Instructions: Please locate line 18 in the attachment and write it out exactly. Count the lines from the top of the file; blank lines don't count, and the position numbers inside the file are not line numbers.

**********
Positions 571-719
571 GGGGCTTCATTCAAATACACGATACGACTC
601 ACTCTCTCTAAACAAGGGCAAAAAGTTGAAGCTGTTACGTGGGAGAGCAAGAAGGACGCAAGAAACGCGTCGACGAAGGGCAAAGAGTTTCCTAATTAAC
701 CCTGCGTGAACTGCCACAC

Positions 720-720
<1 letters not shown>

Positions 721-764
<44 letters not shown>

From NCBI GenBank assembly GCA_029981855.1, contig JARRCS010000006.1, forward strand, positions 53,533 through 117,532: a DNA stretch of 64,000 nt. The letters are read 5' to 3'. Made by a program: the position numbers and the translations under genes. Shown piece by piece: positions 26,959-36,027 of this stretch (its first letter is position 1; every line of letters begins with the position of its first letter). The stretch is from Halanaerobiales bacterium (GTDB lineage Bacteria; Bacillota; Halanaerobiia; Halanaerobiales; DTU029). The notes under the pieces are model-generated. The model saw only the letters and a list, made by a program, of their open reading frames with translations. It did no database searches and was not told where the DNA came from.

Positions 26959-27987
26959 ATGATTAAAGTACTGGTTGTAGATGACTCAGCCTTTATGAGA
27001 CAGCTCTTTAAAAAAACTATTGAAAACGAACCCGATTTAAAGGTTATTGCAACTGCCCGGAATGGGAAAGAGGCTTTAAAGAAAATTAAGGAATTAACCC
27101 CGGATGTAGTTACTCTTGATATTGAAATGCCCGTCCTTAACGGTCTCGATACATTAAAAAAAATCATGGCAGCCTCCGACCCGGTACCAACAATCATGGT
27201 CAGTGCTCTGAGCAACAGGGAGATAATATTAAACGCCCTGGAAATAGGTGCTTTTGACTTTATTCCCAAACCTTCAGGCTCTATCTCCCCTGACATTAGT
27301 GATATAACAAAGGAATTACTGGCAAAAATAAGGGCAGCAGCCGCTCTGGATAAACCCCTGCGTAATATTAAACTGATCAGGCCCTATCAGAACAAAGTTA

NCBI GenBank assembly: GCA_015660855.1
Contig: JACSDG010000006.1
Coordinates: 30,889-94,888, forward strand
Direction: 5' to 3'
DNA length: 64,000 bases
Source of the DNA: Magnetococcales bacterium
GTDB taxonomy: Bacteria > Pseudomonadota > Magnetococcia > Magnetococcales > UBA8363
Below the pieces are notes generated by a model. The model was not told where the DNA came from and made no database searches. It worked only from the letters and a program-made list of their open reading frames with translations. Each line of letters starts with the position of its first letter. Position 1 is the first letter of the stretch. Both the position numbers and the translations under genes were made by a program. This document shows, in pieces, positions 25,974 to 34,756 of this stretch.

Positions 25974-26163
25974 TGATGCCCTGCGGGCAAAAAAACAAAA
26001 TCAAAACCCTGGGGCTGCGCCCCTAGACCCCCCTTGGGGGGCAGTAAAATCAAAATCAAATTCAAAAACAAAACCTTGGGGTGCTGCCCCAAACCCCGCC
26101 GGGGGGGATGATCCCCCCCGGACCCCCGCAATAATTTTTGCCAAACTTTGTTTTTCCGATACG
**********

Coordinates: 30,889-94,888, forward strand